2. If you have a yard, create a “backyard habitat”. Local ecosystems where wildlife once thrived may start to become inhospitable due to human encroachment. Water tables can lower, invasive plants may compete with local food sources, and forest clearing may leave many species without any cover. In order to mitigate these problems to a least a small degree, you can artificially recreate a more suitable environment by bringing in new sources of water, food, cover, and places to raise young. Although this may not make a difference in the grand scheme of species conservation, you are helping individual birds, mammals, reptiles, and amphibians to have more of a chance to survive, which is certainly a victory in itself.  And by displaying a “certified backyard habitat” sign you may even encourage neighbors to participate as well! Find more information on how to create and certify a backyard habitat here
  3. Advocate against lead bullets! We all know lead can be very harmful, yet many hunters still use lead bullets. When a hunter fires a lead bullet, pieces of it will shatter throughout the prey. And when parts of hunted game (sorry for the terrible image!) are cleaned out and left in the wild,  a very serious problem for animals like eagles, hawks, and other raptors is created. These animals and other scavengers will eat the contaminated remains, leading to lead poisoning. This can cause serious neurological deterioration, limit reproductive success, and in high enough quantities, death. A simple solution to this problem is to use alternative kinds of bullets, but many people resist this change. Without action however, raptors and other birds, including our national symbol the bald eagle, will remain imperiled. So if you hunt yourself, or know anyone who does, do us all a favor and use non-toxic ammunition. And since lead-free bullets have been shown to be just as effective there really is no viable reason to resist the switch. Help to end poisoning of America’s most beloved symbol, and other equally important species!

These simple steps may not save entire species from extinction, but they can make a huge difference for those living in your neighborhood! So do what you can, when you can, and hopefully others will be inspired to pitch in as well!

Have any other ideas about how to help local wildlife? I would love to hear them!L

~Taryn

Because accountability is a good thing.

Writing Goals:

  • Finish re-write of Twice Blessed (The Fenearen Chronicles Book 2)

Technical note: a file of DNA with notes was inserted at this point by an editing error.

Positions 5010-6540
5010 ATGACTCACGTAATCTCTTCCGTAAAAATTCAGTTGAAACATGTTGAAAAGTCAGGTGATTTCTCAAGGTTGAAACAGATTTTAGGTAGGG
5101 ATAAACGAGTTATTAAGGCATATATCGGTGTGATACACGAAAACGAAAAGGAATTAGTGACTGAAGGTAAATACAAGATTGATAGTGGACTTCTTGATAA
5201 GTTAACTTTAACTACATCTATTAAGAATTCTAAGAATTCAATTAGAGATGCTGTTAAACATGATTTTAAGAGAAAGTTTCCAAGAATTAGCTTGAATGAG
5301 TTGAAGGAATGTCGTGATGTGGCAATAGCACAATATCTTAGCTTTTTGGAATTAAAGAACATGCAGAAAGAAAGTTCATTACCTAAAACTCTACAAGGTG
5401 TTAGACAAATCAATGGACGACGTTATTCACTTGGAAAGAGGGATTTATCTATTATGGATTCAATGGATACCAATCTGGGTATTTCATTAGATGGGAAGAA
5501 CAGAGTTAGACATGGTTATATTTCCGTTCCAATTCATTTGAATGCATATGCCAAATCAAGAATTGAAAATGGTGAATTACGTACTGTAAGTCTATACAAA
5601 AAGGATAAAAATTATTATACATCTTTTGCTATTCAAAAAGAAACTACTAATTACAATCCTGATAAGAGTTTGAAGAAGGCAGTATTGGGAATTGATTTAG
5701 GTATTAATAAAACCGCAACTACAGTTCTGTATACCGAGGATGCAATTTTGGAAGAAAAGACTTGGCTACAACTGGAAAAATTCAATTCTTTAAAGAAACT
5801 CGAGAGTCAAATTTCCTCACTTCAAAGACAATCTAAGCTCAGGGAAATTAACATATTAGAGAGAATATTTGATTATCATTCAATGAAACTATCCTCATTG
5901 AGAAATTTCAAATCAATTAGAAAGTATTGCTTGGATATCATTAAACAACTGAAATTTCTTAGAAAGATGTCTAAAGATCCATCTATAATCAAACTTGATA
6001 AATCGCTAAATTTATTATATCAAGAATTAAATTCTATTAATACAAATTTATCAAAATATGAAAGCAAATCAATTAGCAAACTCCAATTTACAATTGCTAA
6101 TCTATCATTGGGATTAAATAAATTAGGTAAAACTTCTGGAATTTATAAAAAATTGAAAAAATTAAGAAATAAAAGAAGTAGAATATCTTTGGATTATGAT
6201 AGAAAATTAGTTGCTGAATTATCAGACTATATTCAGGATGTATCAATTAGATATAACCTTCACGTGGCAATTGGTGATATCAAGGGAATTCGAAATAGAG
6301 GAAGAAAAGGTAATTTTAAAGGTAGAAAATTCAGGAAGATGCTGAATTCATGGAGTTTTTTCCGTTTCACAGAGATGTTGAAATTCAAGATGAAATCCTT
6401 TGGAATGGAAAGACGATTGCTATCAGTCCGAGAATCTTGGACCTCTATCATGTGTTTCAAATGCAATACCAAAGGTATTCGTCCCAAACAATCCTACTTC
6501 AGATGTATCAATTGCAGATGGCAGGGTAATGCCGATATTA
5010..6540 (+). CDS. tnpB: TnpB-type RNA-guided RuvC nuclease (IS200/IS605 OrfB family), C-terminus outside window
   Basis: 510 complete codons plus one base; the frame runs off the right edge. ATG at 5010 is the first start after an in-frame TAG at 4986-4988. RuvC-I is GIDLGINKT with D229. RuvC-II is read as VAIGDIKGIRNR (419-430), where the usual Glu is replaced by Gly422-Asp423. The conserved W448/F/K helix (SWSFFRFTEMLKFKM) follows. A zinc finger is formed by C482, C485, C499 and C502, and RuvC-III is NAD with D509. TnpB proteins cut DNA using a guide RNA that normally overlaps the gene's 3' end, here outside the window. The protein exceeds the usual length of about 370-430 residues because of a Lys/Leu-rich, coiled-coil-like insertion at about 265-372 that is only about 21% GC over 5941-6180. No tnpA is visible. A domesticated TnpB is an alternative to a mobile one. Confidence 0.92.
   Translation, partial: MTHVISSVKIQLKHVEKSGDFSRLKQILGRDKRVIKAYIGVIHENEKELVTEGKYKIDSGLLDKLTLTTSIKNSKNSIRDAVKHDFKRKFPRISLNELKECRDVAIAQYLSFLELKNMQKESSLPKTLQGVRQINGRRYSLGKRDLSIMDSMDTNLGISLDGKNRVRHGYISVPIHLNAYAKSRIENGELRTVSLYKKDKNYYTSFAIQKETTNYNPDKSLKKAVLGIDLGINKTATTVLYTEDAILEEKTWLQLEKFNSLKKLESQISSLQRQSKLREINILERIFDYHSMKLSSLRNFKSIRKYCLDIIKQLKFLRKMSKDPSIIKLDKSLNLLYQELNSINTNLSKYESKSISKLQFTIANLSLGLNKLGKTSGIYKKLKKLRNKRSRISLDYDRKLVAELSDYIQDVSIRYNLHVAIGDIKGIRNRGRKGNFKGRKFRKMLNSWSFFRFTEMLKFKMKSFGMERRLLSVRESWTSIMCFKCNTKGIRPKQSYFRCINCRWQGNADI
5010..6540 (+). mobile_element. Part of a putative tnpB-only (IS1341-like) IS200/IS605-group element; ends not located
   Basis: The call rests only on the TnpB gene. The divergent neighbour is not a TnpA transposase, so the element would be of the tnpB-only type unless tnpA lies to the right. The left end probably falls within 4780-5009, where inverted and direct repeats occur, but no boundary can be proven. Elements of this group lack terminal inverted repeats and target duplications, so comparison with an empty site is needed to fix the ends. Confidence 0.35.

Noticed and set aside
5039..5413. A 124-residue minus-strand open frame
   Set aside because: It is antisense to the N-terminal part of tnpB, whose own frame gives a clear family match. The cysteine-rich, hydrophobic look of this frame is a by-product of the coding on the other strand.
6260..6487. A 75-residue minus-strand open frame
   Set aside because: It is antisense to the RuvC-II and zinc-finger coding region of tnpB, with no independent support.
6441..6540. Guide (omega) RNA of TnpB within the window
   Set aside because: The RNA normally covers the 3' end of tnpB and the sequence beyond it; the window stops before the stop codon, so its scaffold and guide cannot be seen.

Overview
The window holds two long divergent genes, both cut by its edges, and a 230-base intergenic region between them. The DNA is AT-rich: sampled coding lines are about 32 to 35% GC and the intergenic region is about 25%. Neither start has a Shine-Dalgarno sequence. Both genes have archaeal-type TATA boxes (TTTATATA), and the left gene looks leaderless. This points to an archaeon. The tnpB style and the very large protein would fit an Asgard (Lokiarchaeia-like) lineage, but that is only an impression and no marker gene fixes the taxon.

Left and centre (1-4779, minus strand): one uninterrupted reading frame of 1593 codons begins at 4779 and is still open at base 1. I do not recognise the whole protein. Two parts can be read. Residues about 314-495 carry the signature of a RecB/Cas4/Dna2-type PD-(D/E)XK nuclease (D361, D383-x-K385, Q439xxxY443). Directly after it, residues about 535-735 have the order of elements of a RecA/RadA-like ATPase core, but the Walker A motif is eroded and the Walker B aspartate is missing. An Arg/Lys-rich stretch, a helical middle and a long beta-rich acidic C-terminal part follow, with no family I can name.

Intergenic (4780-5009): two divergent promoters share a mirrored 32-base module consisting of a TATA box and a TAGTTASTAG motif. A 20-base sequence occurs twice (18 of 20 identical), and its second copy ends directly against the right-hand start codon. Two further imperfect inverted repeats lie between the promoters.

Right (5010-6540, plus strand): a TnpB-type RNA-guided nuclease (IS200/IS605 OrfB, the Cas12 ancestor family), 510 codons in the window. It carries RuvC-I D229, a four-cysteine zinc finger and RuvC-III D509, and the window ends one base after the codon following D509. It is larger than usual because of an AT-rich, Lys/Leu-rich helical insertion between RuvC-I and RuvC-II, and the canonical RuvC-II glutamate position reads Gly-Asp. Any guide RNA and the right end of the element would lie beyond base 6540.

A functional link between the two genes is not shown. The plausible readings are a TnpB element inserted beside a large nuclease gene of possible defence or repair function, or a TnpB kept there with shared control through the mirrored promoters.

• Daphne short story contest
  • Flash fiction contest
  • Edit Twice Blessed
  • Send Twice Blessed to Editor

Research Goals:

  • Finalize project proposal for Mongolian study
  • Prep for Mongolian expedition
  • Finish NSF proposal for dissertation research

Academic Goals:

  • GIS class
  • Qualitative Research Methods Class
  • Teaching intro Environmental Science

Personal Goals:

  • Continue yoga practice
  • Walk or jog daily

Credit: Virginia Tech/ John McCormick
Credit: Virginia Tech/ John McCormick

I know. That title is a pretty bad joke. One could even say it was a poultry attempt. Okay, I’m done now, promise. Now, to science!

In a new study published in the online version of the journal Biology Letters, a group of chickens show us just how quickly evolution can take place. A team of scientists led by Oxford’s Dr. Greger Larson looked at fifty years worth of data in order to trace how mitochondrial DNA was passed from mother to daughter. Now fifty years may seem like a long time to us mere mortal humans, but on the evolutionary time scale it’s a drop in the Darwinian bucket. That’s why what the scientists found was so surprising. In just fifty years, this dynasty of chickens had not one but two mutations in their mitochondrial genomes. This means that the rate of evolution for these chickens was fifteen times faster than thought possible, since according to estimates based on fossil studies, scientists had previously thought the rate of change for mitochondrial genomes to be at most a measly two percent per million years.

But the surprising findings don’t stop there. As anyone who has ever marathonned CSI may be able to tell you, mitochondrial DNA is supposed to be passed strictly as is from mother to offspring. But our fine feathered friends were having none of that, as the scientists discovered when they noted an instance of mitochondrial DNA being passed from father to child. Combined with the much higher than expected rate of mutation, this “paternal leakage” shows just how busy evolution can be, even over relatively short time periods. As the study’s lead author Dr. Michelle Alexander said, “Both of these findings demonstrate the speed and dynamism of evolution when observed over short time periods.”

So what does this mean for our understanding of evolution? For one, it underlines the fact that evolution is happening all around us, all the time. And if we don’t see it, it may just be because we aren’t looking closely enough.

 

Credits: Eurekalert, Biology Letters